General Organology: The Co-individuation of Minds, Bodies, Social Organisations and Technē, Conference Kent 20–22 Nov 2014

by | 19 Sep 2014

4839350_13119471_lzMarking the 20th anniversary of the publication of Bernard Stiegler’s landmark book, La Technique et le temps 1, which first outlined the project of a general organology, this conference aims to survey the range of twentieth-century and contemporary philosophical accounts, scientific theories and technical innovations that intersect an organological dimension. Within this overarching theme, the goal of the conference is to weave together different perspectives and disciplines from neurosciences to ecology, from the digital humanities to psychology, in order to identify and address contemporary issues that twenty-first century philosophies have to consider. The objective is to enrich the philosophical understanding of the interrelations between natural, technological, psychological and social individuations in order to better read our present time and make appropriate plans for the future. With this is mind we underline the philosophical priority of the question of knowledge, without confining it within merely cognitive bounds.

Over the last decade, we have witnessed spectacular progress in two fields of knowledge, namely digital technology and the neurosciences. These two fields of theoretical and practical knowledge are revolutionising all domains of human life, from economy to health care, from art to politics. Contemporary philosophies are urged to respond to these transformations. Not only are the effects of these phenomena fully transdisciplinary. In as much as digital technologies and brain sciences aspire to transform the human dimension of knowledge, the question of how to transcend neurocentrism and technological determinism remains. Both digital technology and neuroscience are reconfiguring a spectrum of issues with which philosophy has always been concerned, but which it now risks failing to address in their renewed form. These include the notions of desire, memory, imagination, the collective, and the role of writing, grammatisation and language itself.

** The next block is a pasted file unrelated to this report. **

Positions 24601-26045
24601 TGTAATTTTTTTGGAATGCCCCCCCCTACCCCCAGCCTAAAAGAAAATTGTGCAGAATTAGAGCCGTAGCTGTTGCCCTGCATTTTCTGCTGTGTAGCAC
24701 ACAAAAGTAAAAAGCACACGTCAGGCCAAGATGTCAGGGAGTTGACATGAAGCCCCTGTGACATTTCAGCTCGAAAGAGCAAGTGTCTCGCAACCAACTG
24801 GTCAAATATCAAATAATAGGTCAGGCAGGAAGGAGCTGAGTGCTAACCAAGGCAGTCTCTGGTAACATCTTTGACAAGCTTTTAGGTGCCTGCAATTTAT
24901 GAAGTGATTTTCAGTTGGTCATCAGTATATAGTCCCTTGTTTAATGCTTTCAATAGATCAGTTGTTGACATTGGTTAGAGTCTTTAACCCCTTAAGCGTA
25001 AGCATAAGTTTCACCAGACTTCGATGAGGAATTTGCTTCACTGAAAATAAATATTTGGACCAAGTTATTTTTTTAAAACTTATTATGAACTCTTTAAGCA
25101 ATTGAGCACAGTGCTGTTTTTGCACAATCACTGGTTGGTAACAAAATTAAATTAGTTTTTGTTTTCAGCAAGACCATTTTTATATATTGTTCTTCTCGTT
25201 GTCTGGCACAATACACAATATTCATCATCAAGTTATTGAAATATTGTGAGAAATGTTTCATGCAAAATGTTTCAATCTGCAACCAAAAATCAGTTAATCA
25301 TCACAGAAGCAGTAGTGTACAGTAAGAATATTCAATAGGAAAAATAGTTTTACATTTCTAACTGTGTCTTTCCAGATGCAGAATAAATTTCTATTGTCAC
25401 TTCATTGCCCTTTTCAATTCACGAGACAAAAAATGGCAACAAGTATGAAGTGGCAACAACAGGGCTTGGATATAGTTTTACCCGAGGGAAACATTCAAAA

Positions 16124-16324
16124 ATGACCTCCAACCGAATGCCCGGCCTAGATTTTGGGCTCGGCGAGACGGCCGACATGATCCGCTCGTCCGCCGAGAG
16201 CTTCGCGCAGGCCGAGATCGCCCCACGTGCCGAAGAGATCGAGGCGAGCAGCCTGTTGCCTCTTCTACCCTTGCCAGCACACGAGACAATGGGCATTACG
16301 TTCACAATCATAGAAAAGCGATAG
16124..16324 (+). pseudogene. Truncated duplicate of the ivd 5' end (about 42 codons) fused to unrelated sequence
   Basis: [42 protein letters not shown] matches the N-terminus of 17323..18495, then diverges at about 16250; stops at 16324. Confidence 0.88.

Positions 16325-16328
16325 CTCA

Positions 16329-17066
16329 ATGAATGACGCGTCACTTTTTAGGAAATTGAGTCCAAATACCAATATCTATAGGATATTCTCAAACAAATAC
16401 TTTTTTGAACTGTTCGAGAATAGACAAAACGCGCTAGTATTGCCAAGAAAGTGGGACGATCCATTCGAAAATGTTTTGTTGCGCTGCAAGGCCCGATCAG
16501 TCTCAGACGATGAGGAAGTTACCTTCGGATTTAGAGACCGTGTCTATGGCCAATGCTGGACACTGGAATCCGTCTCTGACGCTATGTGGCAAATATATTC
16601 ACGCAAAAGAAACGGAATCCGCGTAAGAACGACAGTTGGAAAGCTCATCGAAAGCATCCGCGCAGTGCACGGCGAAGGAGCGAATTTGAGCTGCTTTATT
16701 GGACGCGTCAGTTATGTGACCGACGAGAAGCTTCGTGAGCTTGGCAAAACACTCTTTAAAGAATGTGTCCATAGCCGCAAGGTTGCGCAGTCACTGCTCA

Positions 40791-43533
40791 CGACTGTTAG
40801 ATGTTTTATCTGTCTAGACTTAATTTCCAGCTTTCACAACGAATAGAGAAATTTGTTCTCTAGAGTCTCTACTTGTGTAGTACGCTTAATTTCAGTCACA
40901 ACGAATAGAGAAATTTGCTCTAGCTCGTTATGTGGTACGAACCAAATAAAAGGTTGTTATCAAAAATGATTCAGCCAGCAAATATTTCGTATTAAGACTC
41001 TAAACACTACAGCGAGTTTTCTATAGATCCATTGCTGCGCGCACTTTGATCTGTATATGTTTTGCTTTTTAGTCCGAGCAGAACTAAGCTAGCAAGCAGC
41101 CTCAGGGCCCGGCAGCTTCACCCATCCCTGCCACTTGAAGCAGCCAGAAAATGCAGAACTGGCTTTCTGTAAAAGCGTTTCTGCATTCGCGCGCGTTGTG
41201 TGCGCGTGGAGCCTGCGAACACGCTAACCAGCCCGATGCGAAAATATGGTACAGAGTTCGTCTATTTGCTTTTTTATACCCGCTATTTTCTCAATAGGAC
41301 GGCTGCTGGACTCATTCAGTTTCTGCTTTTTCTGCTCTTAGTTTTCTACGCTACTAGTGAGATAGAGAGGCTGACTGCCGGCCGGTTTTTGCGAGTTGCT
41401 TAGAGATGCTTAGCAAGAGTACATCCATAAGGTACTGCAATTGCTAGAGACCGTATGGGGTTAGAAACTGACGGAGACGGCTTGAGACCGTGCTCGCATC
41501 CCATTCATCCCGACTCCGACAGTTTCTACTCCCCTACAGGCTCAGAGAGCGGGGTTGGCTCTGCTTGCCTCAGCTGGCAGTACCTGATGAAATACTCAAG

Keynote Speakers:

Confirmed Speakers:

  • Jiewon Baeck
  • Riccardo Baldissone
  • Mariana Casanova
  • Patrick Crogan
  • Martin Crowley
  • Yuk Hui
  • Ian James
  • Ilan Kaddouch
  • Ganaele Langlois
  • Pieter Lemmens
  • Michael Lewis
  • Gerald Moore
  • John Mowitt
  • Carlos Natálio
  • Ali Rahebi
  • Ben Roberts
  • Estrella Rojas
  • Dominic Smith
  • Ben Turner

General Organology is organized by Noötechnics collective in collaboration with Ars Industrialis, and the Centre for Critical Thought, University of Kent (UK).

General organology proposes to rethink the relations between biological organs, technical organs and social organizations and how all of these individuate in the socius. General organology draws from the original practice of organology in musicology, which is the study of the history of musical instruments, their practices and their social roles in all civilizations and historical periods. Yet general organology is not limited to the study of musical instruments but takes into account all technical instruments and their effects on biological and social organs.

20th–22nd November 2014
University of Kent

The conference programme is available here, and for more information on the conference see the Noötechnics website.

Please register before the 10th November (for catering purposes).


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